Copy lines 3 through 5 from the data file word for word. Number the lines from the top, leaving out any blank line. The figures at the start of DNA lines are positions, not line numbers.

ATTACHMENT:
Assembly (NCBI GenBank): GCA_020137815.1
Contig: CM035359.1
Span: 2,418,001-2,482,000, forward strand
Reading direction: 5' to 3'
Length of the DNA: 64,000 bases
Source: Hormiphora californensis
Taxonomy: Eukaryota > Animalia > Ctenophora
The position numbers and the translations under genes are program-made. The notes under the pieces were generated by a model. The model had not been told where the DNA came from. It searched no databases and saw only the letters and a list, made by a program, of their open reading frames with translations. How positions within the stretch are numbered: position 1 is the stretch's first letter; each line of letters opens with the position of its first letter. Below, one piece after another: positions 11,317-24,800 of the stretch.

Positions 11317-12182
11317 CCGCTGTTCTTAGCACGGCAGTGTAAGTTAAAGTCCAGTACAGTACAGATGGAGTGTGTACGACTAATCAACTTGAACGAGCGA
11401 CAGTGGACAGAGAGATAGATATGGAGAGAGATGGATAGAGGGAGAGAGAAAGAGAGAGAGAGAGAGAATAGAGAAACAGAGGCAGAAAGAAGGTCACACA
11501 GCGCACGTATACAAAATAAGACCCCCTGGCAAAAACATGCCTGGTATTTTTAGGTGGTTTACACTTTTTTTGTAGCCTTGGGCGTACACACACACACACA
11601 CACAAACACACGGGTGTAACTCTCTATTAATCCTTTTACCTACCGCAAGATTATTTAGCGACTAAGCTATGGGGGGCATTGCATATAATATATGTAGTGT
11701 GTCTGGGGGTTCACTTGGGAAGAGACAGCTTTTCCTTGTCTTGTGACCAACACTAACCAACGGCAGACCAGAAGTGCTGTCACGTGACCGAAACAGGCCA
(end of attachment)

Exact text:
Span: 2,418,001-2,482,000, forward strand
Reading direction: 5' to 3'
Length of the DNA: 64,000 bases